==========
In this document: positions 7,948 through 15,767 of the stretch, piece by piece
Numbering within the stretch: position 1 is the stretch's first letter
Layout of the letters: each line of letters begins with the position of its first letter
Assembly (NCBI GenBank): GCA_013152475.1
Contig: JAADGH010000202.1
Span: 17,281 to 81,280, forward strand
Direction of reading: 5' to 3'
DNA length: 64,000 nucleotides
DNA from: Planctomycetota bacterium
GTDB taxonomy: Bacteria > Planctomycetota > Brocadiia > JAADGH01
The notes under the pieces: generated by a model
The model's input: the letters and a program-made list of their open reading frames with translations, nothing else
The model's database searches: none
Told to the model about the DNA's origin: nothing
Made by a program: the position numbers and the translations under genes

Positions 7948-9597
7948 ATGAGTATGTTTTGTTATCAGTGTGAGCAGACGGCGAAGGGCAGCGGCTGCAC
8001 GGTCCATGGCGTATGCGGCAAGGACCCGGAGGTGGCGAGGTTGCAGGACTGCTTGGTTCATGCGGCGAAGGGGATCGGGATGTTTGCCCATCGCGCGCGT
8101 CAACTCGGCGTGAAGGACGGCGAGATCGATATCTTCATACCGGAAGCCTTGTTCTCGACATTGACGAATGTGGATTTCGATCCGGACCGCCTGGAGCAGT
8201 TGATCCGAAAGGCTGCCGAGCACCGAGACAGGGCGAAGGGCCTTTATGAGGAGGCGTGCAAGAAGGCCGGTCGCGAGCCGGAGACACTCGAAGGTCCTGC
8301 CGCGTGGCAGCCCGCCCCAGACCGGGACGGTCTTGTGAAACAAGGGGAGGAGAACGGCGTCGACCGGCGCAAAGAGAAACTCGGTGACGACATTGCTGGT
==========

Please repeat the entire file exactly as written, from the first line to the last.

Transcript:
In this document: positions 7,948 through 15,767 of the stretch, piece by piece
Numbering within the stretch: position 1 is the stretch's first letter
Layout of the letters: each line of letters begins with the position of its first letter
Assembly (NCBI GenBank): GCA_013152475.1
Contig: JAADGH010000202.1
Span: 17,281 to 81,280, forward strand
Direction of reading: 5' to 3'
DNA length: 64,000 nucleotides
DNA from: Planctomycetota bacterium
GTDB taxonomy: Bacteria > Planctomycetota > Brocadiia > JAADGH01
The notes under the pieces: generated by a model
The model's input: the letters and a program-made list of their open reading frames with translations, nothing else
The model's database searches: none
Told to the model about the DNA's origin: nothing
Made by a program: the position numbers and the translations under genes

Positions 7948-9597
7948 ATGAGTATGTTTTGTTATCAGTGTGAGCAGACGGCGAAGGGCAGCGGCTGCAC
8001 GGTCCATGGCGTATGCGGCAAGGACCCGGAGGTGGCGAGGTTGCAGGACTGCTTGGTTCATGCGGCGAAGGGGATCGGGATGTTTGCCCATCGCGCGCGT
8101 CAACTCGGCGTGAAGGACGGCGAGATCGATATCTTCATACCGGAAGCCTTGTTCTCGACATTGACGAATGTGGATTTCGATCCGGACCGCCTGGAGCAGT
8201 TGATCCGAAAGGCTGCCGAGCACCGAGACAGGGCGAAGGGCCTTTATGAGGAGGCGTGCAAGAAGGCCGGTCGCGAGCCGGAGACACTCGAAGGTCCTGC
8301 CGCGTGGCAGCCCGCCCCAGACCGGGACGGTCTTGTGAAACAAGGGGAGGAGAACGGCGTCGACCGGCGCAAAGAGAAACTCGGTGACGACATTGCTGGT